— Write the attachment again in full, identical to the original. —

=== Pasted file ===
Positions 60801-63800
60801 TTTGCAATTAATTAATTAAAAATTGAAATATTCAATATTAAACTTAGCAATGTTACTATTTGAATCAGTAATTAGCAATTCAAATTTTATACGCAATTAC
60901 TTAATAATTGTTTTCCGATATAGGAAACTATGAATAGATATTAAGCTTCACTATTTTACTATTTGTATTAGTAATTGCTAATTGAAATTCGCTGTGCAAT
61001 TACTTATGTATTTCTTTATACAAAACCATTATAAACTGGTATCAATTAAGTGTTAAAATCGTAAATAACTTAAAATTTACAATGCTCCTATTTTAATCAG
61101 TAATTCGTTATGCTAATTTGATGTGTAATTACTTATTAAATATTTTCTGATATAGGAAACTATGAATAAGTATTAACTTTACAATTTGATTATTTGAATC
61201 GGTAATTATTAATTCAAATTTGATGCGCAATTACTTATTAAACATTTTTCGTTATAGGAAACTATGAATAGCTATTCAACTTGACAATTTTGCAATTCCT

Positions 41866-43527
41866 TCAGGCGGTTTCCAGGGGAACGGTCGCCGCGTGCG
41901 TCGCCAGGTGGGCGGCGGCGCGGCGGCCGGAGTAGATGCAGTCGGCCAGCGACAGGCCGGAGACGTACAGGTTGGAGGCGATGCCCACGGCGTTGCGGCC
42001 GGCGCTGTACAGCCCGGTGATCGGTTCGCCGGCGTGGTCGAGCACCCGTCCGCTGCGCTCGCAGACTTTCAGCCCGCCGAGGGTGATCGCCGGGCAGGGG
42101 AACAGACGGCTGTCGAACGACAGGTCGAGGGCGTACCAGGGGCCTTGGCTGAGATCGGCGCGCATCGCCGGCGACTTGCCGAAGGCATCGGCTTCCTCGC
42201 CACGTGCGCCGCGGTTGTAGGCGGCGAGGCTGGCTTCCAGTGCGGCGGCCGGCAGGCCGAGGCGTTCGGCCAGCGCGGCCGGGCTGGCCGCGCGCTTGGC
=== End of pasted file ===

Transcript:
Positions 60801-63800
60801 TTTGCAATTAATTAATTAAAAATTGAAATATTCAATATTAAACTTAGCAATGTTACTATTTGAATCAGTAATTAGCAATTCAAATTTTATACGCAATTAC
60901 TTAATAATTGTTTTCCGATATAGGAAACTATGAATAGATATTAAGCTTCACTATTTTACTATTTGTATTAGTAATTGCTAATTGAAATTCGCTGTGCAAT
61001 TACTTATGTATTTCTTTATACAAAACCATTATAAACTGGTATCAATTAAGTGTTAAAATCGTAAATAACTTAAAATTTACAATGCTCCTATTTTAATCAG
61101 TAATTCGTTATGCTAATTTGATGTGTAATTACTTATTAAATATTTTCTGATATAGGAAACTATGAATAAGTATTAACTTTACAATTTGATTATTTGAATC
61201 GGTAATTATTAATTCAAATTTGATGCGCAATTACTTATTAAACATTTTTCGTTATAGGAAACTATGAATAGCTATTCAACTTGACAATTTTGCAATTCCT

Positions 41866-43527
41866 TCAGGCGGTTTCCAGGGGAACGGTCGCCGCGTGCG
41901 TCGCCAGGTGGGCGGCGGCGCGGCGGCCGGAGTAGATGCAGTCGGCCAGCGACAGGCCGGAGACGTACAGGTTGGAGGCGATGCCCACGGCGTTGCGGCC
42001 GGCGCTGTACAGCCCGGTGATCGGTTCGCCGGCGTGGTCGAGCACCCGTCCGCTGCGCTCGCAGACTTTCAGCCCGCCGAGGGTGATCGCCGGGCAGGGG
42101 AACAGACGGCTGTCGAACGACAGGTCGAGGGCGTACCAGGGGCCTTGGCTGAGATCGGCGCGCATCGCCGGCGACTTGCCGAAGGCATCGGCTTCCTCGC
42201 CACGTGCGCCGCGGTTGTAGGCGGCGAGGCTGGCTTCCAGTGCGGCGGCCGGCAGGCCGAGGCGTTCGGCCAGCGCGGCCGGGCTGGCCGCGCGCTTGGC